Fredericksburg 19th April 1796
Mrs Lewis’s indisposition has detained me in the country for eight dayes past, which prevented my getting your letter of the 7th Inst. untill to day, otherwise it would have been immediately acknowledged.
With respect to Mr Parks, he is a young Man in the Mercantile line, appears industrious and attentive to his buisness. I have known him for twelve months past, and from his conduct since living in this place has been countenanced and respected by the first characters in town and neighbourhood. he has alwayes been spoke of as connected in trade with his Brother in law at Baltimore, but in what proportion, I am not able to ascertain, but conjecture (from his mode of doing buisness) that he has been altogether in the commission line, his selling for ready money, and having never been engaged in the purchase of produce and makeing his remitances altogether in money, convinces me that I am not wrong in my conjecture. as to his family I am told, his Father is an industrious farmer in Maryland with a small property, from whom he can have no expectation, in short his marrying Harriot at this time would be madness in the extreme, at all events, I think it would be well to put it off untill your return to Virginia, by which time you can have an opportunity of being better acquainted, with Mr Parks’s propects in life, and give them time to reflect seriously on what they are about. at present I conceive it has been an inconsiderate step on both sides.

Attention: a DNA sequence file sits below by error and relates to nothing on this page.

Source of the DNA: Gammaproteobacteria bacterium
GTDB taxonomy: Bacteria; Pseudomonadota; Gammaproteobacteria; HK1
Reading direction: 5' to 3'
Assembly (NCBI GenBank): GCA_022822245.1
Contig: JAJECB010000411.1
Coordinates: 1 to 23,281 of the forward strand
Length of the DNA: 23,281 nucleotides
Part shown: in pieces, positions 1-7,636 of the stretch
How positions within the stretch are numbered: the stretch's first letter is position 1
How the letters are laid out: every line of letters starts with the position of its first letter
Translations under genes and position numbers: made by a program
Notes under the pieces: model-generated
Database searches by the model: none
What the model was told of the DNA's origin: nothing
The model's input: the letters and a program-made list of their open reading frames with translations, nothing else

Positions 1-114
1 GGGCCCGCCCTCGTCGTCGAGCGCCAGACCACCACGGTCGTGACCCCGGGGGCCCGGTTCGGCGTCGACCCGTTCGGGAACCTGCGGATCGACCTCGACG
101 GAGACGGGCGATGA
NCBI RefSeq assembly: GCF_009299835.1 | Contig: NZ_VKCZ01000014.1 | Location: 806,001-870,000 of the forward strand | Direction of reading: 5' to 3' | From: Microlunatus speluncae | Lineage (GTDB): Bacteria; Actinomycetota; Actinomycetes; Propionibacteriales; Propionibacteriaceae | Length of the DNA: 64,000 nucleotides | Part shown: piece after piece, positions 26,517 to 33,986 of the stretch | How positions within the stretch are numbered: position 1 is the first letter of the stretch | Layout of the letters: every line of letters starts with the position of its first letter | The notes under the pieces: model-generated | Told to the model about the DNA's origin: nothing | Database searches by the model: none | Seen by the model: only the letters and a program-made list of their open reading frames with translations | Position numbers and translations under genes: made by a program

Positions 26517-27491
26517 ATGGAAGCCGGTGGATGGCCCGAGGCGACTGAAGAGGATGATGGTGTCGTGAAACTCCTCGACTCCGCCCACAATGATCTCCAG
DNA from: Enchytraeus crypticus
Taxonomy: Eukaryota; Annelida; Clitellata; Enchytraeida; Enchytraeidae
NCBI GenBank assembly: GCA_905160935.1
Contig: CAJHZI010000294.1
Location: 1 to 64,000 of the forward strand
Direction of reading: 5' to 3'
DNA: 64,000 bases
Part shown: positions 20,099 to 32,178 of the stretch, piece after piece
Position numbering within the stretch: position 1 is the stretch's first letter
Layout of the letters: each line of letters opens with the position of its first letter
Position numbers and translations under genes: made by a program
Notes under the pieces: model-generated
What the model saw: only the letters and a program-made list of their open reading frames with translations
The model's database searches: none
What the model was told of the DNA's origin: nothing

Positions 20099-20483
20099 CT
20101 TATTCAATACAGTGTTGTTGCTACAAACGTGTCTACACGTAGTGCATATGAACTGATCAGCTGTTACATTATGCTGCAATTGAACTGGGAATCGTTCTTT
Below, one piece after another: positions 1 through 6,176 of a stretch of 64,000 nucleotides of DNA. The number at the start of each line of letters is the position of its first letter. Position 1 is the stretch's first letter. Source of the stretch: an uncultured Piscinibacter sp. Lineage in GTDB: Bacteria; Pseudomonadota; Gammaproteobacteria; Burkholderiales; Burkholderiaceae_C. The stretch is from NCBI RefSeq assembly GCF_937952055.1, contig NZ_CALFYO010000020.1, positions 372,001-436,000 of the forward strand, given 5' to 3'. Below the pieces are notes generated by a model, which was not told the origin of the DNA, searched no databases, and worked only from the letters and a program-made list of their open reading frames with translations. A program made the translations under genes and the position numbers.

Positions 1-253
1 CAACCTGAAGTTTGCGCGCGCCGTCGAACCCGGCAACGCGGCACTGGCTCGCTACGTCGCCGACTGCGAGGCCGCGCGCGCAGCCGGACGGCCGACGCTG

Mr Parks is a young Man of good talents and discovers a disposition to do well, and I have not a doubt with industry but he may in a short time acquire the means to support a family, at present, I really think it would be unwise in them to attempt it—Your letter to my Mother was taken from the post office by her directions, before I came to town—and forwarded to her at Mr Carters in culpeper county, where she and Harriot now are, and have been for these ten dayes past—my love to my Aunt. I am with the utmost respect Yr Affectionate Nephew